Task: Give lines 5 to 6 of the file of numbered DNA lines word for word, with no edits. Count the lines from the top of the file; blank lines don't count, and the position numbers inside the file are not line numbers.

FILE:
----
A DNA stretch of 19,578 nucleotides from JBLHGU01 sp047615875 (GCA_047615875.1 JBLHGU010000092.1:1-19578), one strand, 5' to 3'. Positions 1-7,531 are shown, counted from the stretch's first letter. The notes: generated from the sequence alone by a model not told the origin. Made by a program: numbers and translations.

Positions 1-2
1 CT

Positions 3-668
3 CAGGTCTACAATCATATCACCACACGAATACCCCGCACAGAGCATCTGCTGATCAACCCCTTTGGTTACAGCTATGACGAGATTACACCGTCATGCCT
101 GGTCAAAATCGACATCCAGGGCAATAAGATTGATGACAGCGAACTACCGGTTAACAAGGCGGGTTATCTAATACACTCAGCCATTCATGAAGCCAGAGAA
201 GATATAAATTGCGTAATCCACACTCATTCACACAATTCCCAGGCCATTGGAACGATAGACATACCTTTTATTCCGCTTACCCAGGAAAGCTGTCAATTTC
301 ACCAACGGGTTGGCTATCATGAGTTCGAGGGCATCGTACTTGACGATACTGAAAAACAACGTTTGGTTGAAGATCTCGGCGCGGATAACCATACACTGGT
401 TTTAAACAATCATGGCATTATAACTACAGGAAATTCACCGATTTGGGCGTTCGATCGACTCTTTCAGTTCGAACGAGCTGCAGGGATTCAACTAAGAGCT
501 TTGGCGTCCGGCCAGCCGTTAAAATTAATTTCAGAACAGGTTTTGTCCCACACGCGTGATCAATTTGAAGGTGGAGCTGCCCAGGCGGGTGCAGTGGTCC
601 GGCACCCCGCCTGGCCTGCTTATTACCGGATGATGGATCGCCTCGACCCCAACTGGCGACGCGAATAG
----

3 CAGGTCTACAATCATATCACCACACGAATACCCCGCACAGAGCATCTGCTGATCAACCCCTTTGGTTACAGCTATGACGAGATTACACCGTCATGCCT
101 GGTCAAAATCGACATCCAGGGCAATAAGATTGATGACAGCGAACTACCGGTTAACAAGGCGGGTTATCTAATACACTCAGCCATTCATGAAGCCAGAGAA